Due diligence is not, and never should be, a “tick-box exercise”. Rather, it is a way of enabling us to better understand our research partners and their administrative practices, thereby ensuring good research practice and enabling the University of Dundee to comply with relevant regulatory and legal requirements. It enables us to identify risks and work proactively with the partner to manage them to reduce the potential of legal, financial or reputational loss to the University.
Due diligence in this context at the University of Dundee can be broadly broken down into three stages:
- Pre-application due diligence
- Award stage due diligence
- Project stage due diligence.
- Pre-application due diligence
This is an initial assessment, carried out in-house, to determine the potential inherent risks of working with a particular partner on a particular project. This is carried out before a research application is made and serves two purposes:
- To identify any reputational or regulatory red flags associated with the partner
- To inform the level of due diligence that will be required at award stage
Some non-low and middle income country (LMIC) partners are exempt from this process due to the inherently lower risks associated with working with them. See “Your Responsibilities” below for further details.
- Award stage due diligence
Depending on the assessment at application stage, further due diligence may be required at award stage. The relevant information is gathered through a standard Due Diligence Questionnaire which is sent to partner organisations for completion. The type of information asked for is dependent on the nature of the risks identified during the assessment at application stage. Findings from the due diligence review may be used to inform collaboration agreements and working practices with the partner.
- Project stage due diligence
During the lifetime of the project, the academic research team and relevant professional services must ensure that the research is carried out in accordance with the relevant regulations and legal requirements, and taking into account any mitigating measures recommended at award stage.
Circumstances can change during the course of a research project and it is important that due diligence is reviewed based on any material changes in circumstances, for example a changing political situation in the partner’s country, major changes in the project team, changes to project equipment/infrastructure.
5. Your responsibilities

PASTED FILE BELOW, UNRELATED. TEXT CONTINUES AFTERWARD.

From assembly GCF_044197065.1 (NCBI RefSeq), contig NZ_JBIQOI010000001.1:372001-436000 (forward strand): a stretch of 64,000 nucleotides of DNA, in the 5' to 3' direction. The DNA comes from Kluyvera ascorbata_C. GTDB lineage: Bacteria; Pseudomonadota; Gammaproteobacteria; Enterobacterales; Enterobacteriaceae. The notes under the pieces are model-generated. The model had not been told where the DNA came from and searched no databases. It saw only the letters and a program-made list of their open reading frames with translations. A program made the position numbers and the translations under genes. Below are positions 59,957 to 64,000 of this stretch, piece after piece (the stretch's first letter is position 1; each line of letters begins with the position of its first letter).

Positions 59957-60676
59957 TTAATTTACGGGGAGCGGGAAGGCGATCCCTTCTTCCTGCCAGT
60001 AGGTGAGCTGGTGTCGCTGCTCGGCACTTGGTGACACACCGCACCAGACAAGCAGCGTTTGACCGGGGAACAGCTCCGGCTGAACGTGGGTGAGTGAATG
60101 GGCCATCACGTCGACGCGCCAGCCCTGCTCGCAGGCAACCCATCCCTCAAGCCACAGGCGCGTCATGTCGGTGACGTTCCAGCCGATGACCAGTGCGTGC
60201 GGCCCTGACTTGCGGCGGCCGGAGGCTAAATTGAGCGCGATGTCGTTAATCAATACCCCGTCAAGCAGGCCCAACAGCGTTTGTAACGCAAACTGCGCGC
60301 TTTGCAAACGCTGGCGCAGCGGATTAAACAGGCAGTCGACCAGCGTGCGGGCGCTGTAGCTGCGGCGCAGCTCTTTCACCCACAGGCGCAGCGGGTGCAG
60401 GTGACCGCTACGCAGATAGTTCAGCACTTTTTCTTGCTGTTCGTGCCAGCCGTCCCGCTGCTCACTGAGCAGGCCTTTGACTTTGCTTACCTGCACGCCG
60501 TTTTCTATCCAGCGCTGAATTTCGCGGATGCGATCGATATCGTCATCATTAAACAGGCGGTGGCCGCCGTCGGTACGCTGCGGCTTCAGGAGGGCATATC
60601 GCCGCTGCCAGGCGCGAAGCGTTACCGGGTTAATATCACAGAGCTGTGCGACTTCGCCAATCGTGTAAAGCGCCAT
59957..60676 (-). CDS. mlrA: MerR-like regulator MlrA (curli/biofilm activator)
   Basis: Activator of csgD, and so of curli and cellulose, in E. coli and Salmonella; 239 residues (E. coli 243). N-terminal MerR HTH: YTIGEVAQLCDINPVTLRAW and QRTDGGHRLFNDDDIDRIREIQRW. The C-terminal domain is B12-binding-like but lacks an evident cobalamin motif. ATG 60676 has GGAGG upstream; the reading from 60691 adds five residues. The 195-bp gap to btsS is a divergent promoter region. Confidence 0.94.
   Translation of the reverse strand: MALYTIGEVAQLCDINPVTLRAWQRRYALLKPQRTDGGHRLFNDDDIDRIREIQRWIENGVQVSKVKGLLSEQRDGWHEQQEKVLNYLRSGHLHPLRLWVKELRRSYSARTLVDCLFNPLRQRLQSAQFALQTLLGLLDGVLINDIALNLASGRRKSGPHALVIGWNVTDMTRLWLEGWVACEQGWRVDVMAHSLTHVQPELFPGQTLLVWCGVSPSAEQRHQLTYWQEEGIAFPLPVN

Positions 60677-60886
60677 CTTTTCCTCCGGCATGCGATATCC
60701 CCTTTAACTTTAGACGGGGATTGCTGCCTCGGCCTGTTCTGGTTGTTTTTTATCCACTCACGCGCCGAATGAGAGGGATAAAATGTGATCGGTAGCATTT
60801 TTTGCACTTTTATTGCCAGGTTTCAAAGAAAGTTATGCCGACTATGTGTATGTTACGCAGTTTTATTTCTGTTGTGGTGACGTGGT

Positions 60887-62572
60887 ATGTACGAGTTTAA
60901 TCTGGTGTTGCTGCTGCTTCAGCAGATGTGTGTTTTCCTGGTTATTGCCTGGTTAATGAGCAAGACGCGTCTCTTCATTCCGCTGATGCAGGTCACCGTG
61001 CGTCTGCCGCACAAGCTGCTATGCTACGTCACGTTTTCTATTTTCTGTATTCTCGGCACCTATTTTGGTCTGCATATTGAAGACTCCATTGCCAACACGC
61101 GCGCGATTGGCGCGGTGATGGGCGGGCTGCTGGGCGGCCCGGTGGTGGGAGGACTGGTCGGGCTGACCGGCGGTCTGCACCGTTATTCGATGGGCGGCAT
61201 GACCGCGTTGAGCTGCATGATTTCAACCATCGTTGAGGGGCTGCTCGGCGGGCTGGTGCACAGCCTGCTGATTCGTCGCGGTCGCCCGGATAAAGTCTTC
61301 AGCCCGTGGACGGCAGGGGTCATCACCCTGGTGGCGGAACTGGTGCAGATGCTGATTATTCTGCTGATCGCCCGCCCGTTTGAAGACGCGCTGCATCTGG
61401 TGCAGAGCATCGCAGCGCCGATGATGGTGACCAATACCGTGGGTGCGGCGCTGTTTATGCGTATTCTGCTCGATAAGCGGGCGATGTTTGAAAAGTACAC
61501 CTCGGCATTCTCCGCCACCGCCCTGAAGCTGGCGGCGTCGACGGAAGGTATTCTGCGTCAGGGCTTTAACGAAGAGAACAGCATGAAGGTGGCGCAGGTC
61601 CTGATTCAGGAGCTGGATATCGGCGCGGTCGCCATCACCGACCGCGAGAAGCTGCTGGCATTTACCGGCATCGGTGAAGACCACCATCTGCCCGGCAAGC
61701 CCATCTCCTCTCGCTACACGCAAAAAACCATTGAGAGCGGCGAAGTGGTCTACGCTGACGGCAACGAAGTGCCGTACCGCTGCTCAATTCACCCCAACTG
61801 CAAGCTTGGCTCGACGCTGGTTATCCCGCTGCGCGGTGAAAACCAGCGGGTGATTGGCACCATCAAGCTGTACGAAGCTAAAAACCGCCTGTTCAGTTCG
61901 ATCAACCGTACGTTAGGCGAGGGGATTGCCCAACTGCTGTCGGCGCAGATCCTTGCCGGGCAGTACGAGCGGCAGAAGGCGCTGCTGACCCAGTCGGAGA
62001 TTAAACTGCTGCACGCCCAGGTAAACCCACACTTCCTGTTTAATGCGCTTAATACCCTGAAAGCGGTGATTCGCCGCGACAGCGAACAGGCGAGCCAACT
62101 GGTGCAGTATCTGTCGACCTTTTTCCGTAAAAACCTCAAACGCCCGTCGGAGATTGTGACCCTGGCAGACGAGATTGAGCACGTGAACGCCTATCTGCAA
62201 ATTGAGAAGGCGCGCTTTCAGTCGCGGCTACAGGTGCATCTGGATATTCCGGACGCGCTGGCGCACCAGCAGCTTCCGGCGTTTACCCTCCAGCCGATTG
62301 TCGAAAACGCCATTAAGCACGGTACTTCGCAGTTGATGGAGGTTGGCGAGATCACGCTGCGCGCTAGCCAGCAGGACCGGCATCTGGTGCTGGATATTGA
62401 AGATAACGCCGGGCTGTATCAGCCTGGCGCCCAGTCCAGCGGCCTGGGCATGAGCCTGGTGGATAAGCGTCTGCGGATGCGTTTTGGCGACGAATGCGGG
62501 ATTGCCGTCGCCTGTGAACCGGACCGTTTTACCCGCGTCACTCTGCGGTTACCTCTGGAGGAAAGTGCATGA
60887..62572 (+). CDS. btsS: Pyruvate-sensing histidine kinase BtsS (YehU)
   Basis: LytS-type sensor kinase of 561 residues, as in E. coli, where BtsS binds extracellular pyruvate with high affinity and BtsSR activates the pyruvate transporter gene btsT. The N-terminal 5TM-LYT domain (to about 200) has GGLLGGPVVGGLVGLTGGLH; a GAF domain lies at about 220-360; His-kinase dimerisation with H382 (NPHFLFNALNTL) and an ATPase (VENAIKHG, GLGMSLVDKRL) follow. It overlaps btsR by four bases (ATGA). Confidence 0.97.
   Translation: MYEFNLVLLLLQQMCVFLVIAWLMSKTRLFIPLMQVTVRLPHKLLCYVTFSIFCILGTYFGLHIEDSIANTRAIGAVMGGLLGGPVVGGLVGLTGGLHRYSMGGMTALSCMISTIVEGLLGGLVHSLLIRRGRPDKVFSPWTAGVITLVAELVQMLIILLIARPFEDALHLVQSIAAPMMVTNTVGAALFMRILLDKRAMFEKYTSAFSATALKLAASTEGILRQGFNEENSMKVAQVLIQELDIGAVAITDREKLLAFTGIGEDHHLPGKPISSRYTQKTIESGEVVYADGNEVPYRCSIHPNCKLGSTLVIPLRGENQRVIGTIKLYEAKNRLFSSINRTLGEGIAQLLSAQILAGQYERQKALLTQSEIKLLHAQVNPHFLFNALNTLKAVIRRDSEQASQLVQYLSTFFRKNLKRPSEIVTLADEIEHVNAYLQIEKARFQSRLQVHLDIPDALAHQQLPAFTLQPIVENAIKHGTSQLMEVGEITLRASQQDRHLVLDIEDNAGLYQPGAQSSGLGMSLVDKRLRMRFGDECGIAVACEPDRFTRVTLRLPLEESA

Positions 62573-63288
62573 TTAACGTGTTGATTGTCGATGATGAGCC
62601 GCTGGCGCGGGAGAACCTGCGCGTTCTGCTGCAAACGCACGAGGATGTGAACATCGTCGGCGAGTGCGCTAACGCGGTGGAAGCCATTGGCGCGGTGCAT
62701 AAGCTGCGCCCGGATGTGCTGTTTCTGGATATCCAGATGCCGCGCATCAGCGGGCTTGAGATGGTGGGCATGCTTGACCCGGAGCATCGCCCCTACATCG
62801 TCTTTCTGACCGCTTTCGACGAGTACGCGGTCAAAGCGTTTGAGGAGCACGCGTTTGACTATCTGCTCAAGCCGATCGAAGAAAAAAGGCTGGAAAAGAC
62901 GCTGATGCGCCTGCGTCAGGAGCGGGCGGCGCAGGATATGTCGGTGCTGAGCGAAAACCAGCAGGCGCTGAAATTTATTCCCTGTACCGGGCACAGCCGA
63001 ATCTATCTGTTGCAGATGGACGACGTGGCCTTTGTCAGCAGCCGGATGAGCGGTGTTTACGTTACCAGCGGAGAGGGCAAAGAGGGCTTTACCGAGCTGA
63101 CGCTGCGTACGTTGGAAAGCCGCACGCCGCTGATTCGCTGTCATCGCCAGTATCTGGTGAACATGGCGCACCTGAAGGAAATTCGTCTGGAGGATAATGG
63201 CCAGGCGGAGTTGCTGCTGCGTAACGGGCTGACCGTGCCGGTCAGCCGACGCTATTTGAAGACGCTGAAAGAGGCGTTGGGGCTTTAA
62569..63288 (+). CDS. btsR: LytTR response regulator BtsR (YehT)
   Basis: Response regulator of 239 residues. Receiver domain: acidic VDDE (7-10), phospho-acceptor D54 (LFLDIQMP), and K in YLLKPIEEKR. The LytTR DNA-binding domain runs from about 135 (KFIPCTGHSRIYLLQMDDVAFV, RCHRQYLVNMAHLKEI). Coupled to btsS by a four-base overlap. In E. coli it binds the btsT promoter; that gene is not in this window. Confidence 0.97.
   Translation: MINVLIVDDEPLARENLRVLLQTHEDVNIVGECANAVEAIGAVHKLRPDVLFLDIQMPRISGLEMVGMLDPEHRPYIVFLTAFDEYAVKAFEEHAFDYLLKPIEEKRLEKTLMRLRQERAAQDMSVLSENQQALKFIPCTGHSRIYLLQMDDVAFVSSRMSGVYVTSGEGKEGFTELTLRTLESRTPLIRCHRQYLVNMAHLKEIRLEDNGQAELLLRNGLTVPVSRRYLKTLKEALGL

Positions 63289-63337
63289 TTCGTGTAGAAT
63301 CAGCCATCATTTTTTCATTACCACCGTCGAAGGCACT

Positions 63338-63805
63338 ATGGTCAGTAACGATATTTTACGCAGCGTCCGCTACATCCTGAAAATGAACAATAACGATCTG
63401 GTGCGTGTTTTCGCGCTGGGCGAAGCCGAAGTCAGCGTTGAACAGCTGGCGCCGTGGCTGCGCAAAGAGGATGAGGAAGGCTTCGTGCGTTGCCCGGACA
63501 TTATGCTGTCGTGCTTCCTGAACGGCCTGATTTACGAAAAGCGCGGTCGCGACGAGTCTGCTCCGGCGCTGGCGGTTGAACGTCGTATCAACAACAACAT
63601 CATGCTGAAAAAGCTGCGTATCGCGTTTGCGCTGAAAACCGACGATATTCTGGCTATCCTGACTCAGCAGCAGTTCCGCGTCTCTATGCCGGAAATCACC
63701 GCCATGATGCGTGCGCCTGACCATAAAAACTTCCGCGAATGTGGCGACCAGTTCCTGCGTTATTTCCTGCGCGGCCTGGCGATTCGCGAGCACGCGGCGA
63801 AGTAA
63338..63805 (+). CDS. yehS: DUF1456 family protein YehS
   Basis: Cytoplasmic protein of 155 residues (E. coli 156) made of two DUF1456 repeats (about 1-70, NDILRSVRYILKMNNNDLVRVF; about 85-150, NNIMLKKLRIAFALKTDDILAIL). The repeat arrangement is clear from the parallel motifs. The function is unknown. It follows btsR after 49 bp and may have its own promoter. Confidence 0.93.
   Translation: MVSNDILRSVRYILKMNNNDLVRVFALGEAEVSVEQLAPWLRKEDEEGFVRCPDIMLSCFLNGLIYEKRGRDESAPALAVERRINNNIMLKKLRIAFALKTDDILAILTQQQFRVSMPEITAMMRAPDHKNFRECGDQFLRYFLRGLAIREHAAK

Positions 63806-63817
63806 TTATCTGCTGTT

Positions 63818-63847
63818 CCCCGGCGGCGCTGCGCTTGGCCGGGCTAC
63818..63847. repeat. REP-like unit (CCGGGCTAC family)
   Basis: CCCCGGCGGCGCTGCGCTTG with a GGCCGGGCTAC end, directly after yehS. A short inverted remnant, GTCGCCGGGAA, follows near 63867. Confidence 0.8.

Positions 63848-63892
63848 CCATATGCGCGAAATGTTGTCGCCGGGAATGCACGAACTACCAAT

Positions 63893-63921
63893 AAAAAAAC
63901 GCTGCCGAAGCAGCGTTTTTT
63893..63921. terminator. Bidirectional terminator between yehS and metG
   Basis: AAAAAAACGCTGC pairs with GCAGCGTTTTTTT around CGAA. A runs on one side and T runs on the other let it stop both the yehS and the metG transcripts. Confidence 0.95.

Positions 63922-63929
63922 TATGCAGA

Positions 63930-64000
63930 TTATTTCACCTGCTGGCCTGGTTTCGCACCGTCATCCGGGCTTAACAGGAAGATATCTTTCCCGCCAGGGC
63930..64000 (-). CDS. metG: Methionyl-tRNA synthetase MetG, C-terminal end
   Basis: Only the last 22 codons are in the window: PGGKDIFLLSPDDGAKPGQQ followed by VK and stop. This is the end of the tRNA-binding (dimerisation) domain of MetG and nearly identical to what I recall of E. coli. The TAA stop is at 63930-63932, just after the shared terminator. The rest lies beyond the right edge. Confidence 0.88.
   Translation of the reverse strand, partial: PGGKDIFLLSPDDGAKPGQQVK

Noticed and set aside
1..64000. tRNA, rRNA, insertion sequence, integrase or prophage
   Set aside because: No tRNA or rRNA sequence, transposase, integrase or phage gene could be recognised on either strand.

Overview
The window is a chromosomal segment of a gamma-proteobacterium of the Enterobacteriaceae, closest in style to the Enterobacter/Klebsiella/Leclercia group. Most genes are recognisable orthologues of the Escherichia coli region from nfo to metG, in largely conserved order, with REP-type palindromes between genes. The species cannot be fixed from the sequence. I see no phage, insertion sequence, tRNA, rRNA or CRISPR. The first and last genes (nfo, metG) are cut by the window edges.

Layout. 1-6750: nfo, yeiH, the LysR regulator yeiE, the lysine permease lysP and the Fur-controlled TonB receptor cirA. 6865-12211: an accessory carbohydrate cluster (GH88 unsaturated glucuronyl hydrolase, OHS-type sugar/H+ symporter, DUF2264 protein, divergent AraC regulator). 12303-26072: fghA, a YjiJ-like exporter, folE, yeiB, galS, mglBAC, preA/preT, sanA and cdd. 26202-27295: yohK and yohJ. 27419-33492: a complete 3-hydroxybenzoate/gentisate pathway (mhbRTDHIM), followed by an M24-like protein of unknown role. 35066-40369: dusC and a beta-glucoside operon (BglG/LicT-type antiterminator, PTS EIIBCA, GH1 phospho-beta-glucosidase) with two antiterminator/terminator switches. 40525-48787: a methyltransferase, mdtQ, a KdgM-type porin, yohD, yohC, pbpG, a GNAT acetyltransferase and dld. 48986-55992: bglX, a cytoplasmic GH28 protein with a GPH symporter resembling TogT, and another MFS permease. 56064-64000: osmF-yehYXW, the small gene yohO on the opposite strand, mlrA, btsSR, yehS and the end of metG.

It is the Principal Investigator’s responsibility to ensure that the due diligence process is initiated where required according to the due diligence guidance and process documents. Due diligence needs to be considered for the following partners, and PIs should use the due diligence guidance to identify the first steps they must take depending on the partner and funder:
- Partner organisations based in a country which is on the DAC list of LMICs, regardless of the funder.
- Partner organisations on UKRI applications (except public universities and government departments in the UK and in the EU or European Economic Area, and some low risk non- LMICs which are exempt due to inherently lower risk). These partners will normally require only a streamlined due diligence check at application stage, subject to the nature and location of the partner.
- Partner organisations on applications where the funder guidance specifies that due diligence is required.
- Other partner organisations as updated from time to time and detailed in the due diligence guidance and process.
It is the responsibility of PIs, during the lifetime of the project, to alert the relevant professional services of any material changes in circumstances that may affect the risks associated with the project.
6. Support for Due Diligence
Staff in Research & Innovation Services are the first point of contact for support relating to Research Partner Due Diligence. In the first instance, queries can be sent to firstname.lastname@example.org.
If there is uncertainty around the applicability or interpretation of this policy, the matter must be referred to the Convenor of the University’s Research Governance & Policy Sub-Committee.
PIs, Schools, Research & Innovation Services, Research Finance Services and Academic and Corporate Governance will work together to implement and monitor compliance with this policy.